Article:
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Anesthesia & Analgesia:
doi: 10.1213/ANE.0b013e318281e9ad
Neuroscience in Anesthesiology and Perioperative Medicine: Brief Report

Assessment of Intraoperative Awareness with Explicit Recall: A Comparison of 2 Methods

Mashour, George A. MD, PhD*; Kent, Christopher MD; Picton, Paul MB, ChB, MRCP, FRCA*; Ramachandran, Satya Krishna MD, FRCA*; Tremper, Kevin K. PhD, MD*; Turner, Christopher R. MD, PhD, MBA; Shanks, Amy MS*; Avidan, Michael S. MBBCh§

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Author Information

From the *Department of Anesthesiology, University of Michigan, Ann Arbor, Michigan; Department of Anesthesiology and Pain Medicine, University of Washington, Seattle, Washington; Department of Anesthesiology, Bay Area Medical Center, Marintette, Wisconsin; and §Department of Anesthesiology, Washington University, St. Louis, Missouri.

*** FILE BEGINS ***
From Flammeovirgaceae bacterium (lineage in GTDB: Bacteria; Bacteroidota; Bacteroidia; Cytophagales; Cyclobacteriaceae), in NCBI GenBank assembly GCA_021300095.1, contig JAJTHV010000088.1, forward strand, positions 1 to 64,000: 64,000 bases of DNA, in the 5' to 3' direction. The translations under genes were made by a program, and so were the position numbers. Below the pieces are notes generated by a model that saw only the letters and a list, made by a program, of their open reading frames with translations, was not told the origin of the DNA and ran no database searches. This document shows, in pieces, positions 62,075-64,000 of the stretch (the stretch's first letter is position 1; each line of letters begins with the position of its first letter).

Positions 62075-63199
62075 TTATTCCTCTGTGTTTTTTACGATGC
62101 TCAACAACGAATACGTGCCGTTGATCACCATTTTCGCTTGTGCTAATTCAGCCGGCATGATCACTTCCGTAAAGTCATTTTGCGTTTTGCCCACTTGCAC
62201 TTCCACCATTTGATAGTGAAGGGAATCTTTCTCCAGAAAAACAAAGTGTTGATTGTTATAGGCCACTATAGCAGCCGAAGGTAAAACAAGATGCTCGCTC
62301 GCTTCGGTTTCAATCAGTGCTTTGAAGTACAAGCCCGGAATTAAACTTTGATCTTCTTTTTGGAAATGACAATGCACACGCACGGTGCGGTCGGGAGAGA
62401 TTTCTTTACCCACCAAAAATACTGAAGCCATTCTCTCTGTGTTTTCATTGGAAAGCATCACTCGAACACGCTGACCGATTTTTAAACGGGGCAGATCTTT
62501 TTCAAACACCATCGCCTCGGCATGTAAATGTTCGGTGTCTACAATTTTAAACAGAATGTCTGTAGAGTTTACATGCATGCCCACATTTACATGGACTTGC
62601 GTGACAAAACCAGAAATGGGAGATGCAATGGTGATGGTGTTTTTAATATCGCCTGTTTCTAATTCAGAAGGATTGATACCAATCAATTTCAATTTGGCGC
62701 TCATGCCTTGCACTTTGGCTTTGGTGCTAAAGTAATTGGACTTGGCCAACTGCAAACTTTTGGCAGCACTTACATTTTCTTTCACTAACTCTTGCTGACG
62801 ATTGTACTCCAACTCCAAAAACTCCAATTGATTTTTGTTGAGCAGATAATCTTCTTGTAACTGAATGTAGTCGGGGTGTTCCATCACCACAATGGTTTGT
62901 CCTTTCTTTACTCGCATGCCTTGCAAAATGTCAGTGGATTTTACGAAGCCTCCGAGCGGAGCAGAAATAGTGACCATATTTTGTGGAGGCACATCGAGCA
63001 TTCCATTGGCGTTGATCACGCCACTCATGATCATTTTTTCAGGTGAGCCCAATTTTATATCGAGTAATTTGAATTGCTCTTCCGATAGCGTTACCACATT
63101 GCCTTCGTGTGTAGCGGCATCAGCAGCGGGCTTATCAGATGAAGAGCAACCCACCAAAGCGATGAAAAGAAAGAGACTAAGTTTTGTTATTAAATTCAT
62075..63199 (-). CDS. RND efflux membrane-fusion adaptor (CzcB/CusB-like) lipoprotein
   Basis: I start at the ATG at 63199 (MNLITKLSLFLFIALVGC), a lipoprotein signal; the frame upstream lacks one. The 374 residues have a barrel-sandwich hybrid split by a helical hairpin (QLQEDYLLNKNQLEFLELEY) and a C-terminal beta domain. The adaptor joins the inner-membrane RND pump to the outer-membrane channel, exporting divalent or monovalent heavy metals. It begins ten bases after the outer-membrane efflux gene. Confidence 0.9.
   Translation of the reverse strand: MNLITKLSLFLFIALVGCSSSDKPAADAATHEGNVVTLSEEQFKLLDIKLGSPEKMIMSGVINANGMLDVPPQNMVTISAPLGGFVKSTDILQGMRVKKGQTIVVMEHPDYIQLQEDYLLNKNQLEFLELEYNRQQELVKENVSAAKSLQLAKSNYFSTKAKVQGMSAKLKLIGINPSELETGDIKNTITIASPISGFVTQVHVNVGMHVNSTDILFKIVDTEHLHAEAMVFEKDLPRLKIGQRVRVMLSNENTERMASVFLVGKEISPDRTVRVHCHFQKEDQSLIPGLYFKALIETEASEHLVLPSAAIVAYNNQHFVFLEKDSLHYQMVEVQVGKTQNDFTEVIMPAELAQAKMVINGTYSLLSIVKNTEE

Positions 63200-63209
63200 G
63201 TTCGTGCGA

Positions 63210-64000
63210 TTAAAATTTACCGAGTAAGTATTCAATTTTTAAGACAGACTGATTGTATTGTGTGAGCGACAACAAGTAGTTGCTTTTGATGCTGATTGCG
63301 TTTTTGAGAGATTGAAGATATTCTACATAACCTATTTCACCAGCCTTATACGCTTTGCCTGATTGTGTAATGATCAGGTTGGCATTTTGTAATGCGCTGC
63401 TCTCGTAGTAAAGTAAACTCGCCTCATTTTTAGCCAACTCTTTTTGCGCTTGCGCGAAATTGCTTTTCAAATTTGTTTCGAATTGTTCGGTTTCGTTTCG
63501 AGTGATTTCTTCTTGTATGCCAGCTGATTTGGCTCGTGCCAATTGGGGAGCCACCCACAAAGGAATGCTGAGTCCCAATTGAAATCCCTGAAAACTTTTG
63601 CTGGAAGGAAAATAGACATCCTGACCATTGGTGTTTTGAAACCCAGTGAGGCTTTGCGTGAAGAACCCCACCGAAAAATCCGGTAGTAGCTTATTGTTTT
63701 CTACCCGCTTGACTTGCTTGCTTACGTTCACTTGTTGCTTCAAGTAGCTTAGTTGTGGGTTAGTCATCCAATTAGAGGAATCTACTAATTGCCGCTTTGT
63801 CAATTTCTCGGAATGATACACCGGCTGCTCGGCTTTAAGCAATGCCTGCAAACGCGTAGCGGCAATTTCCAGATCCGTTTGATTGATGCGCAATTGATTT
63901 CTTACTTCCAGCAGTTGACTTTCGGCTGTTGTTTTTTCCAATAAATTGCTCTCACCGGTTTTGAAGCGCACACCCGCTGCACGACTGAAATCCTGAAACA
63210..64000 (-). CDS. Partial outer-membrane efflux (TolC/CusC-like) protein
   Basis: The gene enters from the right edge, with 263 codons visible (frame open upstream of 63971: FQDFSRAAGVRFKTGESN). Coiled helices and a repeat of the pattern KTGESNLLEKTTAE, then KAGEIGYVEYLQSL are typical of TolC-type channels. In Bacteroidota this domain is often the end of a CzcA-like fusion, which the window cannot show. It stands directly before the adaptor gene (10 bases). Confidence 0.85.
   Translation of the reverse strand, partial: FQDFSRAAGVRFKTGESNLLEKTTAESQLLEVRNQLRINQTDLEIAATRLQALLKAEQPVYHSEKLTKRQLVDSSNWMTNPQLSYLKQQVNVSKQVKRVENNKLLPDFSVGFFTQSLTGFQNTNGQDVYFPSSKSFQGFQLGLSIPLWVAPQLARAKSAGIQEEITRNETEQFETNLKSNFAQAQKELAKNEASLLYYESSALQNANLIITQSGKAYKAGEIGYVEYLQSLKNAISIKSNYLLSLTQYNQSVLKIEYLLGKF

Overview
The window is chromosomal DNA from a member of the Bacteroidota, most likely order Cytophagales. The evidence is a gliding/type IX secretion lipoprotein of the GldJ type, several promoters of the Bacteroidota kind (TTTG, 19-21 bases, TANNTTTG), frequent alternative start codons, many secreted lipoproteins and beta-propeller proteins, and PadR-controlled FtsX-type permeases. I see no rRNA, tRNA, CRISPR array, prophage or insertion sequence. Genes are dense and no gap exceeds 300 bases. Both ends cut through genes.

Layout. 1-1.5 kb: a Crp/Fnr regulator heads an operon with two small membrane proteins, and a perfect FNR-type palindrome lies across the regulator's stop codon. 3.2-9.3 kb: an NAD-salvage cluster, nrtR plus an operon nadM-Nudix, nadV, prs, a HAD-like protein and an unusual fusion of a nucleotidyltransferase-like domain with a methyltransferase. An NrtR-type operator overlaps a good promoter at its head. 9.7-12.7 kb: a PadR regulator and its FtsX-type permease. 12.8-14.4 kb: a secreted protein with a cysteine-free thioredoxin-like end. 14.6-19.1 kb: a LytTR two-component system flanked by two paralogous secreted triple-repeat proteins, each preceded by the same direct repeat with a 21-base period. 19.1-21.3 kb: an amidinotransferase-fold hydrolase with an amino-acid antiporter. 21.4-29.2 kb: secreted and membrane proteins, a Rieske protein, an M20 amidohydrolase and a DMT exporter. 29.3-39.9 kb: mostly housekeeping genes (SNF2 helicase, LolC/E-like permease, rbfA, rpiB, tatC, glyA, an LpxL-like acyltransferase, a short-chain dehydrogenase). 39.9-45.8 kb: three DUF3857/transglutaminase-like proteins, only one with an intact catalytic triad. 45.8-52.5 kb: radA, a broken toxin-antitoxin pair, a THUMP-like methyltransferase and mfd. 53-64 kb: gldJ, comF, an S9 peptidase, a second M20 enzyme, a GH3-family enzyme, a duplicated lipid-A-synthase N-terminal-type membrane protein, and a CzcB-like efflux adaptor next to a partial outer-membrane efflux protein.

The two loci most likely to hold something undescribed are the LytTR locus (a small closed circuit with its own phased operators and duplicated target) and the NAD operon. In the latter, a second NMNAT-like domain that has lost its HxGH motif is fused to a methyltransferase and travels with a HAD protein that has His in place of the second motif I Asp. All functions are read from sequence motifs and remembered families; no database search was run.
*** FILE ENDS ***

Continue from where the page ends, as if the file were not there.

Accepted for publication November 29, 2012.

The Michigan Awareness Control Study was generously funded by the Cerebral Function Monitoring grant (to G.A.M.) from the Foundation for Anesthesia Education and Research (Rochester, MN) and the American Society of Anesthesiologists (Park Ridge, IL); the National Institutes of Health (Bethesda, MD) (grant KL2 RR024987-01, to G.A.M.); and the Department of Anesthesiology, University of Michigan, Ann Arbor, MI.

The authors declare no conflicts of interest.

Reprints will not be available from the authors.

Address correspondence to George Mashour, MD, PhD, Division of Neuroanesthesiology, Department of Anesthesiology, University of Michigan Medical School, 1H247 UH/SPC-5048, 1500 East Medical Center Drive, Ann Arbor, MI 48109-5048. Address e-mail to gmashour@umich.edu.